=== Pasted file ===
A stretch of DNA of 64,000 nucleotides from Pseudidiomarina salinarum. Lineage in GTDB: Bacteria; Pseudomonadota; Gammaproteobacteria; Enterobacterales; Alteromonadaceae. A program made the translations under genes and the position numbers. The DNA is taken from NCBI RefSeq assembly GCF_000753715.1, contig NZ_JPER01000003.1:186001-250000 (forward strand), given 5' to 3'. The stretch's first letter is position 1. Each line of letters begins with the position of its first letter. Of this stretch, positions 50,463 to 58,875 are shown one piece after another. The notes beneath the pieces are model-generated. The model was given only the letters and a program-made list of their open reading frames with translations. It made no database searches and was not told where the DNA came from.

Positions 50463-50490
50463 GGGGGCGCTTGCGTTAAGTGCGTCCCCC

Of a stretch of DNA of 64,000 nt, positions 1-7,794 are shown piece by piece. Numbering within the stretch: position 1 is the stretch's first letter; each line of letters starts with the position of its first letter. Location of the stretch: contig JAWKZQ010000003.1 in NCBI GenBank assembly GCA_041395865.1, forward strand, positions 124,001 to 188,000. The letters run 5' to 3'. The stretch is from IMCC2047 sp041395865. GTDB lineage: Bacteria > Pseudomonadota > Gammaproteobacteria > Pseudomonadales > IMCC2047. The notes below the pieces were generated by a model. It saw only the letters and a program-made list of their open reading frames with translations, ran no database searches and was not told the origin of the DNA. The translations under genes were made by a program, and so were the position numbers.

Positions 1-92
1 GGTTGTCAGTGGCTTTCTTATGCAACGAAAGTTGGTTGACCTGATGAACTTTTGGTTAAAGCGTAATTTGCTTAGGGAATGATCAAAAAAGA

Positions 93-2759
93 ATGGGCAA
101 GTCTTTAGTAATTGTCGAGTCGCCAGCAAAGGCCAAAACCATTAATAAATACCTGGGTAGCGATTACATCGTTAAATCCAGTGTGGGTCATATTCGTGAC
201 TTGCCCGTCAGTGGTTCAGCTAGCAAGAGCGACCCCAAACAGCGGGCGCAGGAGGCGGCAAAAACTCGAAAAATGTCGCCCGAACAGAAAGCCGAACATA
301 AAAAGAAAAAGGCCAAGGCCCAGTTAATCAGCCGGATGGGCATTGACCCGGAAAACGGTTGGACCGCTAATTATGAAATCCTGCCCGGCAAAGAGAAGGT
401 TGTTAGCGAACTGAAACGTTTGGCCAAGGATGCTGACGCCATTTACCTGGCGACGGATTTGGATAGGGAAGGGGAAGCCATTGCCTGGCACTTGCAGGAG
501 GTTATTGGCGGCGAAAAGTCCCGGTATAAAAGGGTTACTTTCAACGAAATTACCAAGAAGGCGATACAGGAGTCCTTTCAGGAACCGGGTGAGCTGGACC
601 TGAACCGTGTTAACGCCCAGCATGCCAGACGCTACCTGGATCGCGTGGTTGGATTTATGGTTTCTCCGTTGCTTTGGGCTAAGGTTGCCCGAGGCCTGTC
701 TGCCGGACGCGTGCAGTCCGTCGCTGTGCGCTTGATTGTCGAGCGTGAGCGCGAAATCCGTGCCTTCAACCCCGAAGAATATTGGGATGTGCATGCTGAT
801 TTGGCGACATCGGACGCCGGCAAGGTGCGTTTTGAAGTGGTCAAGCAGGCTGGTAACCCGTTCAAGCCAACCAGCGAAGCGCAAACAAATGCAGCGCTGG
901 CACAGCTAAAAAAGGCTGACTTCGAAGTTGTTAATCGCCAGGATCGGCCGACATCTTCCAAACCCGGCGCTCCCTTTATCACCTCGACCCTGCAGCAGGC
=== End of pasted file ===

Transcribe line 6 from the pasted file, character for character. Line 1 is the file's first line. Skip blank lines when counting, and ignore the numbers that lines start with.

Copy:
1 GGTTGTCAGTGGCTTTCTTATGCAACGAAAGTTGGTTGACCTGATGAACTTTTGGTTAAAGCGTAATTTGCTTAGGGAATGATCAAAAAAGA